Travis County District Judge Scott Jenkins, who in December refused to block the tax from going into effect, clearing the way for a lawsuit testing the constitutionality of the tariff, called the tax unconstitutional and said that it singled out "expression that, while politically unpopular, is nevertheless protected by the First Amendment."
State Rep. Ellen Cohen, D-Houston, one of the primary sponsors of the bill, said that she was disappointed by the ruling but "not disheartened."
Cohen was scheduled to meet today in Austin with Texas Attorney General Greg Abbott, who said he plans to "vigorously appeal" the ruling.
Neither are some Dallas club owners ready to uncork the champagne.
"The rest of them are ready to throw a big party, but I don't think this is over," Dawn Rizos, who owns the upscale Dallas club Lodge, said. "They're going to rewrite it, and eventually it will pass."
The fee, which lawmakers passed last spring and which took effect January 1, was to be divided between sexual assault services and health insurance for the poor. No money had been collected yet, because the first payments from clubs were not due until April.
Officials with the Texas Association Against Sexual Assault, which helped craft the measure, said they intend to rework the bill when lawmakers return to Austin in January.
"This is not the end of the adult entertainment fee or of our goal of providing comprehensive sexual assault-related services to Texans," spokeswoman Karen Amacker said.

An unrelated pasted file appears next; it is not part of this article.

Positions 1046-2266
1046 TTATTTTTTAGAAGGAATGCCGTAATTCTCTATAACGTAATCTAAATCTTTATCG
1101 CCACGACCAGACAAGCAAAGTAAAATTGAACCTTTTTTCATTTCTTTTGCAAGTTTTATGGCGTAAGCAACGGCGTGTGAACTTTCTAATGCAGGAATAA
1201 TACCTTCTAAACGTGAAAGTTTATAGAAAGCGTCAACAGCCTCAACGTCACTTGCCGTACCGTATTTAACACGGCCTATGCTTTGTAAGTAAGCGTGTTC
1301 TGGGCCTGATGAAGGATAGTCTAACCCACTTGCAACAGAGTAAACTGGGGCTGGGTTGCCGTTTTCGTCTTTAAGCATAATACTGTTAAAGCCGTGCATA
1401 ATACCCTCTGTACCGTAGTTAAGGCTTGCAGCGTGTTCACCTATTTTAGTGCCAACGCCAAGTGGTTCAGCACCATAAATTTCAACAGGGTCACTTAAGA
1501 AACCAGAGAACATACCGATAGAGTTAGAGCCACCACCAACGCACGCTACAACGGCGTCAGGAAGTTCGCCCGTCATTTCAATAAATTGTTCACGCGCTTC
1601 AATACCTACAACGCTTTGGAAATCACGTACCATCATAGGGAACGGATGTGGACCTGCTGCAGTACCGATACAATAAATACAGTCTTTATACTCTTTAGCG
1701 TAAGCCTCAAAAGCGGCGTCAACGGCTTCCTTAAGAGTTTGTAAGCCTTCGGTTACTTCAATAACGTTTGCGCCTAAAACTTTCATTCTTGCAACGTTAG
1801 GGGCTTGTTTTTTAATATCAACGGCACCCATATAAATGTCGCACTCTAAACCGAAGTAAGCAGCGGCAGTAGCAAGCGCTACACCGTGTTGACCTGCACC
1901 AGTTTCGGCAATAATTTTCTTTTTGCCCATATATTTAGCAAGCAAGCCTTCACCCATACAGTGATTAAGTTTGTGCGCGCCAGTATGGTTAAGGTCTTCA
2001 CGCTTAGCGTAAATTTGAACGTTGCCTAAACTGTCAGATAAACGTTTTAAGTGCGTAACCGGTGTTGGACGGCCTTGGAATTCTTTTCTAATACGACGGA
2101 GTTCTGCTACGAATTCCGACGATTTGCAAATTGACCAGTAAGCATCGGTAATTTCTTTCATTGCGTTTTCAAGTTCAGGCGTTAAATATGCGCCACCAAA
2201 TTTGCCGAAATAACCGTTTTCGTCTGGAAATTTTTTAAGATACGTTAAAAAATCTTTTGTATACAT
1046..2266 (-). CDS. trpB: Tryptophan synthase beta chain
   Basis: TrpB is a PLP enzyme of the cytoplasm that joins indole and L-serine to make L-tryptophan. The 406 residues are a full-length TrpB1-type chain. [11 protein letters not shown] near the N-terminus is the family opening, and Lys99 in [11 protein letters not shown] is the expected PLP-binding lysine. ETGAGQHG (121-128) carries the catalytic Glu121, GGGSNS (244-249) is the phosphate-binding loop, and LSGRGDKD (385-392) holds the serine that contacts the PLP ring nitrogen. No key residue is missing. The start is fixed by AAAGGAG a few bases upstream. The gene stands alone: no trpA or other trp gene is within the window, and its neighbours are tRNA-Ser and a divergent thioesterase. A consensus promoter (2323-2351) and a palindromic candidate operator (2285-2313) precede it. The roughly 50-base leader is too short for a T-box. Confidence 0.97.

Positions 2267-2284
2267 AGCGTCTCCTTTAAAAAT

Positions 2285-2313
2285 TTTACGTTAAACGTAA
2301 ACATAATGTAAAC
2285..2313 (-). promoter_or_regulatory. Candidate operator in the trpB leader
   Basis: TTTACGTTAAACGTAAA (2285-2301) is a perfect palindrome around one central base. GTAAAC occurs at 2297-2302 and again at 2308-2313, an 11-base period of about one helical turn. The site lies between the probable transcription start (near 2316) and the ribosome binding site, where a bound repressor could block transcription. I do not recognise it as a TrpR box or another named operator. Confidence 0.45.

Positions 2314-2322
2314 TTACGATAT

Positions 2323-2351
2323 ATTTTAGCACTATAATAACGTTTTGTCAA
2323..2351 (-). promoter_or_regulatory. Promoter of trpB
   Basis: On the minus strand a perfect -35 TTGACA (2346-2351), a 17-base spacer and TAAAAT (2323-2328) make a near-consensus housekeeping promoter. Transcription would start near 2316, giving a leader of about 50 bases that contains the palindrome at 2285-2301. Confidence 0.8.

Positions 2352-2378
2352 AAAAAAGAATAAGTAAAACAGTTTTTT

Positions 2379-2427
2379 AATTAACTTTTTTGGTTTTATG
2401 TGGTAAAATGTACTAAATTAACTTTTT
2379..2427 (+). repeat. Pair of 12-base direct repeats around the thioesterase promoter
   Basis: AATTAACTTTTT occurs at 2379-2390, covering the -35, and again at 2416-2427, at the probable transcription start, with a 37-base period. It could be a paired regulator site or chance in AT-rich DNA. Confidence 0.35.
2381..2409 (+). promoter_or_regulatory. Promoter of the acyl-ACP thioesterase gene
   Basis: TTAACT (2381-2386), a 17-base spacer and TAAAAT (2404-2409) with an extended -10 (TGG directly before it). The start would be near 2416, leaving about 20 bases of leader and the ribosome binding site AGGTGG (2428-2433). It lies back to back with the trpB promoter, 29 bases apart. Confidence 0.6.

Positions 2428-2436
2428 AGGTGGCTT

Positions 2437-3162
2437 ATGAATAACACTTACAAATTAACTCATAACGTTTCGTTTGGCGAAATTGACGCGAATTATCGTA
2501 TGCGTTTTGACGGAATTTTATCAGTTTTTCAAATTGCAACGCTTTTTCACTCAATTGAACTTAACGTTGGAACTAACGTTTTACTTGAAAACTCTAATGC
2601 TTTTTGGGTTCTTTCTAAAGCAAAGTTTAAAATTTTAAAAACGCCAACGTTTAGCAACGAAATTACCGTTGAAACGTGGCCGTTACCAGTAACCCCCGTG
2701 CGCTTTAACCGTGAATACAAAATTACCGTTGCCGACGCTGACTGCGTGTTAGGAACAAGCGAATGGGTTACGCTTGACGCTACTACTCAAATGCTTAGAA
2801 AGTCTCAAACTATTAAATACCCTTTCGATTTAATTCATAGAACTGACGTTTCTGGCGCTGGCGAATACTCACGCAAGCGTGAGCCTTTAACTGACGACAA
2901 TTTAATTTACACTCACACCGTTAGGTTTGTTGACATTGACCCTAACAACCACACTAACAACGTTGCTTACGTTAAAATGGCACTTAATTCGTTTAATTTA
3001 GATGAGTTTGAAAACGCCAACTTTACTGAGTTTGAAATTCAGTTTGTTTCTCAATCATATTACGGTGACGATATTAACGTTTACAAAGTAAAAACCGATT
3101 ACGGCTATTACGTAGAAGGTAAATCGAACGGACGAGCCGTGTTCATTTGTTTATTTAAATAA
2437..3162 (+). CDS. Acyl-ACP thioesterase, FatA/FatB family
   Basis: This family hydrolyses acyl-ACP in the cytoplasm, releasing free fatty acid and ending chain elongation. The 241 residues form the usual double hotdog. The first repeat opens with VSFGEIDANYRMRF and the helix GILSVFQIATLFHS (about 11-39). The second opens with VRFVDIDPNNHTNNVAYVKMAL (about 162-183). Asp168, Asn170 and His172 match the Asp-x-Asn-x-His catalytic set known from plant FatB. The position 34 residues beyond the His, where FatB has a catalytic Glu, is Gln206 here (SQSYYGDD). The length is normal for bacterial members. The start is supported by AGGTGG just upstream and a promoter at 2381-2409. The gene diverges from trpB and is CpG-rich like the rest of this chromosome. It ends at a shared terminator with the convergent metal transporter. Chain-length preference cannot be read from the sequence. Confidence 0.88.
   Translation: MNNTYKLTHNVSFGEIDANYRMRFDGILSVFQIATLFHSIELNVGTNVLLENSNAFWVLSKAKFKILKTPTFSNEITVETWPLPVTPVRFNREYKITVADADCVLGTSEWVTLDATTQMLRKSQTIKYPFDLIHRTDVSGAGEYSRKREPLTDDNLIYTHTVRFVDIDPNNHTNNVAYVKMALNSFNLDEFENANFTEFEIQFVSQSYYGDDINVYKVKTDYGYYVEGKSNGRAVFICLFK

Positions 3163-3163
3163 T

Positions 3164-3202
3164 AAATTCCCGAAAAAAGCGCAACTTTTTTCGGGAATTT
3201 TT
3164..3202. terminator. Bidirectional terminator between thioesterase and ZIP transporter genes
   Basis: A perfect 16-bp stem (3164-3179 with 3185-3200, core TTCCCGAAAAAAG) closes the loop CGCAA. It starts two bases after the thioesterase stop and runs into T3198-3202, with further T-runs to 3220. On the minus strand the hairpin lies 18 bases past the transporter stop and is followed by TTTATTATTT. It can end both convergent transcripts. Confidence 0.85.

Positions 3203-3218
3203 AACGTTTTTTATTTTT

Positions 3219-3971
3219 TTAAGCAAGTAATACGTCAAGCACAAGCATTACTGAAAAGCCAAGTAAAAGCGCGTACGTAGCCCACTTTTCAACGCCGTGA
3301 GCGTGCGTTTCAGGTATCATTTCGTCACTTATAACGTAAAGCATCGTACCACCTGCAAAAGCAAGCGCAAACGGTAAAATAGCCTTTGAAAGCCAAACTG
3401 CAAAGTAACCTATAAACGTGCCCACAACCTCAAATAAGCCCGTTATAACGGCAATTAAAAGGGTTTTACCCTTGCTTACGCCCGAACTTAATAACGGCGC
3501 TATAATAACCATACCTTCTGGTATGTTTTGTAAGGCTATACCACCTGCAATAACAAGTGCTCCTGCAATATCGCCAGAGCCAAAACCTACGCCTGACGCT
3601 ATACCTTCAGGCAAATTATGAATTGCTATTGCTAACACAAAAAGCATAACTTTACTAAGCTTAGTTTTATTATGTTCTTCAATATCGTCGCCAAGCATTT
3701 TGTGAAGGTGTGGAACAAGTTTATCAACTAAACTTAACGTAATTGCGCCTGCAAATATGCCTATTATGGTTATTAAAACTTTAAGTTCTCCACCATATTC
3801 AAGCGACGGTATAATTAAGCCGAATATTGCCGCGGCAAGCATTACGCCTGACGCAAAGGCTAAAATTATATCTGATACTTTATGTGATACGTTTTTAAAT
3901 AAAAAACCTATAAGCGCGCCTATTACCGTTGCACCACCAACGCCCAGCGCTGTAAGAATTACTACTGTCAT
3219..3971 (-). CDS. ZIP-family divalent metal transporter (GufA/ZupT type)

According to Jenkins, while the intended use of the money was "laudable," lawmakers had failed to directly tie the erotic activity they wanted to tax with the social ills they hoped to remedy, saying that no evidence had been submitted showing "that combining alcohol with nude erotic dancing causes dancers to be uninsured, or that any uninsured dancer could qualify for assistance from the fund."
Representatives from the Texas Entertainment Association, which filed the lawsuit and represents more than half of the topless clubs in the state, said they would also continue to fight any fee that was "unconstitutionally imposed" on them.
"I doubt they'll be able to overcome the First Amendment issue," Stewart Whitehead, the entertainment association's attorney, said.